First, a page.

Washington businessmen eye revenue jump in 2013
Bank of America today released the fall 2012 Small Business Owner Report, a semi-annual study exploring the concerns, aspirations and perspectives of small business owners across the country. The survey, which includes an oversampling of small business owners across the Greater Washington market, found that the majority of Greater Washington's small business owners are planning on sustaining or growing their business over the next 12 months. Specifically, nearly one-third (32 percent) plan on hiring more employees, while 59 percent expect their staffing needs will remain consistent.
In addition, almost twothirds (63 percent) of the Washington small business owners surveyed anticipate that revenue will increase in 2013, while only 6 percent expect revenue to decline.
However, this optimism is tempered by their views on the economy, with only 50 percent of Greater Washington small business owners confident that their local economy will improve over the next 12 months. Respondents were even less confident in the national (39 percent) and global economies (27 percent) improving in that same period.
More than half (54 percent) reported that the majority of their customers come from the local community, compared to 32 percent who indicated that their customers come primarily from outside the local community but within the U.S. Only 4 percent indicated that the majority of their customers come from outside the U.S.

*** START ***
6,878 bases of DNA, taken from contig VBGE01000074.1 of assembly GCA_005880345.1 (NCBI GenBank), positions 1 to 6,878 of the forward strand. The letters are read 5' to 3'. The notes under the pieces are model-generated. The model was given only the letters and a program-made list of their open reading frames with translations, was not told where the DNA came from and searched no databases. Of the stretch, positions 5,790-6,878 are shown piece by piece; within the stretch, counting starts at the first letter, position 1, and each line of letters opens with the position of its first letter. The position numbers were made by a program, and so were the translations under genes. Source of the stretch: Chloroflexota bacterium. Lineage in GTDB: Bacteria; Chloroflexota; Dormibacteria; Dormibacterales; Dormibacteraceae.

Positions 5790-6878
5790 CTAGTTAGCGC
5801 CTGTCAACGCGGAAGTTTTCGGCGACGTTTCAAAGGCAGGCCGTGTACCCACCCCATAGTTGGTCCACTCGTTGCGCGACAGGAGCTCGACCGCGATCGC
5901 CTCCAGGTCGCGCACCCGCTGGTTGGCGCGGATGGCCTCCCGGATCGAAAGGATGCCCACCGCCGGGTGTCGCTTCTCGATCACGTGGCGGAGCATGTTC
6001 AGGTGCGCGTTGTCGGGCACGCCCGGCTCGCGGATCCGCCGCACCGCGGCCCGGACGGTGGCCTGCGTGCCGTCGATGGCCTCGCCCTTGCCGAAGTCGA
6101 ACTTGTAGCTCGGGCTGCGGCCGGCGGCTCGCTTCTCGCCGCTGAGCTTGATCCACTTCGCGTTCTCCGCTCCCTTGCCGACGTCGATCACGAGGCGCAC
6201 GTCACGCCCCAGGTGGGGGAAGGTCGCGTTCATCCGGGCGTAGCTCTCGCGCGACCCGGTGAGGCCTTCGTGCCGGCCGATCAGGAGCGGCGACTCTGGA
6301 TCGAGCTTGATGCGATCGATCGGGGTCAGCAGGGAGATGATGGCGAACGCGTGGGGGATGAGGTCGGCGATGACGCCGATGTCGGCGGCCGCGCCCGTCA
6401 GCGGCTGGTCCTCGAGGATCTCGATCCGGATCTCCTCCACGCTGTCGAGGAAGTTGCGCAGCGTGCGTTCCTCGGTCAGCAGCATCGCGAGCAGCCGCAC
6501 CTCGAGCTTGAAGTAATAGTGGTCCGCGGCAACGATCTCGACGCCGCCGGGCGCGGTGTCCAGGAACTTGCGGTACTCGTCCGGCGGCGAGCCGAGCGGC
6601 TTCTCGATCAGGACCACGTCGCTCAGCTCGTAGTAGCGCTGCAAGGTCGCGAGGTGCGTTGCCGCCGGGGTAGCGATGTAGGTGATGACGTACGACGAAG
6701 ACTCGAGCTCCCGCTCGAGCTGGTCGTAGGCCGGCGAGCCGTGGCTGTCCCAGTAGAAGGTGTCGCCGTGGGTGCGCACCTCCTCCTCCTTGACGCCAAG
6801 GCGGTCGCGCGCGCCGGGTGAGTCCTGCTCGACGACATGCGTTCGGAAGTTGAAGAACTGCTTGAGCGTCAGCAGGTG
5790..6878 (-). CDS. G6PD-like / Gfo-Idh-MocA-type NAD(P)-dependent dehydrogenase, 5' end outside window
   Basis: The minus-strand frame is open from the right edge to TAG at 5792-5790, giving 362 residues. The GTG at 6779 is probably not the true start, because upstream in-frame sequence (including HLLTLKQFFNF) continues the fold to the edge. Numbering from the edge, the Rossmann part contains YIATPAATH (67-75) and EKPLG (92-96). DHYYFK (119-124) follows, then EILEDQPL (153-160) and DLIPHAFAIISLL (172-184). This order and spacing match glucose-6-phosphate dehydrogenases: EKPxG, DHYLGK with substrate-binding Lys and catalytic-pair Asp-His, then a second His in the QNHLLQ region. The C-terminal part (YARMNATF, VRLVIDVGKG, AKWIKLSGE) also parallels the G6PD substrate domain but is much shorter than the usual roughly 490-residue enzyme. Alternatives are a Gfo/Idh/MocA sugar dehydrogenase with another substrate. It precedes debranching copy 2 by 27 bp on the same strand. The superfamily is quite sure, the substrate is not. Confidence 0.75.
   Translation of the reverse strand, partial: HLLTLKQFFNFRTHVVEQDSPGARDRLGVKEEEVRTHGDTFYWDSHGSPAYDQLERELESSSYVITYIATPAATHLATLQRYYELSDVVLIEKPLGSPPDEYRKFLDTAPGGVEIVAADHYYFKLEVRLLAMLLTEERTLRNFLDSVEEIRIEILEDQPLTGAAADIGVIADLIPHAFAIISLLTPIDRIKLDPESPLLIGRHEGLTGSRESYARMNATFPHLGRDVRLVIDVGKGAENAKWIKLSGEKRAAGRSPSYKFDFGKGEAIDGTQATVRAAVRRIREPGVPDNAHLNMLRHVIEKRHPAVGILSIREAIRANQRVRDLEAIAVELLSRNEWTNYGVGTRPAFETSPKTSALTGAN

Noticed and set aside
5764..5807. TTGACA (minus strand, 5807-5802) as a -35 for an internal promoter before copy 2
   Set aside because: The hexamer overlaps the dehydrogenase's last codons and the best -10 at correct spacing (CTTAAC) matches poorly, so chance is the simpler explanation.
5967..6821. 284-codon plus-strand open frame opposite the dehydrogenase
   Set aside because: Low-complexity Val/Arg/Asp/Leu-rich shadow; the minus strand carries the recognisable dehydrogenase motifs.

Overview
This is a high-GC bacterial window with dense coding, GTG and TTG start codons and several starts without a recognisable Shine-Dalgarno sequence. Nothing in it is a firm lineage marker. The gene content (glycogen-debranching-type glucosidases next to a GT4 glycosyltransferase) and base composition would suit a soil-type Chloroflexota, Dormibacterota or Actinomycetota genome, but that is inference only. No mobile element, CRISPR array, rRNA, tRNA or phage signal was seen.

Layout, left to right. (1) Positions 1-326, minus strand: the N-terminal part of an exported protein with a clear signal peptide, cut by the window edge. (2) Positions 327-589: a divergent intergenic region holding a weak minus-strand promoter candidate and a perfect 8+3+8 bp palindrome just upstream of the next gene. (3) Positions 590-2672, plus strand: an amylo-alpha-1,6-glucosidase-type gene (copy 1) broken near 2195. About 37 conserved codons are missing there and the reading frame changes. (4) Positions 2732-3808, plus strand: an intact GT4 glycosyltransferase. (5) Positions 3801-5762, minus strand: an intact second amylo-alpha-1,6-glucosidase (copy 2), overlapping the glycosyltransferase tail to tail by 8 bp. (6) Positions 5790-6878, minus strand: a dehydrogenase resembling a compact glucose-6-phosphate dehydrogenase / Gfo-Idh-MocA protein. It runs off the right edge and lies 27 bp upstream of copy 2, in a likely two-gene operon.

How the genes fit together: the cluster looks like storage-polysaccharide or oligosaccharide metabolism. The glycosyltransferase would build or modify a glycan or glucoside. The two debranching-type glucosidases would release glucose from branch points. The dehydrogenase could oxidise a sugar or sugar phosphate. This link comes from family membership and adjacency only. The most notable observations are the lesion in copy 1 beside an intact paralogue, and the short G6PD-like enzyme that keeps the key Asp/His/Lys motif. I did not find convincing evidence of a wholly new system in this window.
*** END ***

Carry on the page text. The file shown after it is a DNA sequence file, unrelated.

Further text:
The economic backbone of Greater Washington isn't rooted in national government organizations; it's powered by the region's small business community, which is doing business every day with the public and private sector across the Mid-Atlantic," said Raj Kochhar, Small Business Banker region executive for the Mid-Atlantic at Bank of America. "Bank of America remains fully committed to supporting small business owners with their financial needs so that both their business and our community can grow.
Greater Washington small business owners see little to no benefit from Black Friday and Cyber Monday. Ninety-two percent say that Black Friday has either a minor or no impact on their business's bottom line, and 74 percent believe Cyber Monday is overhyped and has no significance to their bottom line. Sixty-five percent of respondents believe they have enough access to capital to run their business effectively, and only 12 percent said that they applied for a business loan over past year.